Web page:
Southern Fried Chicken

Tried my hand at Southern Fried Chicken--soaked a dozen chicken legs in brine overnight; dredged them in a flour mix that contained garlic powder, onion powder, cayenne pepper, sweet paprika, salt and pepper; dipped the pieces in a buttermilk-and-hotsauce mix; dredged them a second time in the flour mix; laid em in a plate to dry.

Heated up half a pot of peanut oil on medium high heat; tossed in while cool three sprigs of rosemary, a bunch of sage leaves, a bunch of thyme stems, and half a head of garlic (lightly crushed) into the oil; fished them out when the oil hit 370 degrees (I bought a candy/frying thermometer for the occasion); fished the herbs and garlic cloves out and set them aside.

Dropped in four drumsticks which caused the oil to bubble up, and the thermometer promptly slid off the side of the pot where it was clipped. When I fished it out, the top half had melted--you can imagine what fun it was to try maintain a 350 degree frying temperature with an oily, half-melted thermometer in one hand. Finally gave up, donned an oven glove, and held a probe thermometer in the oil.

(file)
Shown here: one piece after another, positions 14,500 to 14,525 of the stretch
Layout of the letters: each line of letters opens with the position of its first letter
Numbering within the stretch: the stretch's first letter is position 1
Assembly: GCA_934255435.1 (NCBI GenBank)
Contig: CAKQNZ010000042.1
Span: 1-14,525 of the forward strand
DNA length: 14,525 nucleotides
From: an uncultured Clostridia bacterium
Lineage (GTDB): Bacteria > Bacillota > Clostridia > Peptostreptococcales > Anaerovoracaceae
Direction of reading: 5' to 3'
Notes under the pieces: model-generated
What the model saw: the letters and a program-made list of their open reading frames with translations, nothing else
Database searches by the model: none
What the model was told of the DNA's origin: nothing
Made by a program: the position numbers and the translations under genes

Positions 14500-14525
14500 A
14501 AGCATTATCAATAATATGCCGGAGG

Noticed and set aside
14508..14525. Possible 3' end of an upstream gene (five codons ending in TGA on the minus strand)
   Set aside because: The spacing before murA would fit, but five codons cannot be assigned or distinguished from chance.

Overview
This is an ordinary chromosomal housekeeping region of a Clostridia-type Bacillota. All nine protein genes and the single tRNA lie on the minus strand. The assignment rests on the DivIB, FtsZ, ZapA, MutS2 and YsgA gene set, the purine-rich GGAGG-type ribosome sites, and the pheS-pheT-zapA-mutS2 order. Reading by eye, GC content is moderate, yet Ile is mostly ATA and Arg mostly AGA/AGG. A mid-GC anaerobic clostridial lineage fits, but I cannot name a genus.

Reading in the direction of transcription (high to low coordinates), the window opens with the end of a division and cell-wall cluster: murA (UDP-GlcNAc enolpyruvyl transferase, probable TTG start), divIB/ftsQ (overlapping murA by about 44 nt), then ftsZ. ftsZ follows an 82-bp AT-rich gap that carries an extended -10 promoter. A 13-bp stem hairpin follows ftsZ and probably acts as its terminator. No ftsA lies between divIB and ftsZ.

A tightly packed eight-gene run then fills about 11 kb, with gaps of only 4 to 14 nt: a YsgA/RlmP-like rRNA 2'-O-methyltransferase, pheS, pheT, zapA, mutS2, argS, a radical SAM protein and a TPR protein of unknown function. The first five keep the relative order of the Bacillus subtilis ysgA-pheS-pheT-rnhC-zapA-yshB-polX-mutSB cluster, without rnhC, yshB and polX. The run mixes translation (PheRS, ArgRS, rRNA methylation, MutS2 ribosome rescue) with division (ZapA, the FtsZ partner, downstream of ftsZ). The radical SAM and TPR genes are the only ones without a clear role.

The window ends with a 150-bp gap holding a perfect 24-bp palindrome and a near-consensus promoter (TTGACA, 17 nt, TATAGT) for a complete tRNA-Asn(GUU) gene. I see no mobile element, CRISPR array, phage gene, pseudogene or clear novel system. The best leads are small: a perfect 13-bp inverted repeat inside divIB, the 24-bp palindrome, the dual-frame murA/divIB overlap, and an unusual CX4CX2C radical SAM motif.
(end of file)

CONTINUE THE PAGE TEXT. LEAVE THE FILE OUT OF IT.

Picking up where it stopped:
The chicken came out dark brown with slightly burnt spots--but they were huge (they had swelled up thanks to the brining apparently), from drum sticks to bowling pins full of briny juices, with a crisp oniony-garlicky-paprika skin, and just enough heat to sharpen the flavor, but not sear the tongue.

Served the dozen or so pieces of chicken on a large serving plate with lemon wedges, topped with the fried herbs (the sage was especially nice and crispy). The meal was accompanied by a salad of baby spinach leaves and an apple-butter vinagrette (extra-virgin olive oil, apple cider vinegar, dijon mustard, kosher salt, fresh-cracked pepper, garlic clove and all the apple butter left in the jar, with a bit of maple syrup for sweetener). Dessert was--what else?--watermelon, cut in huge chunks.

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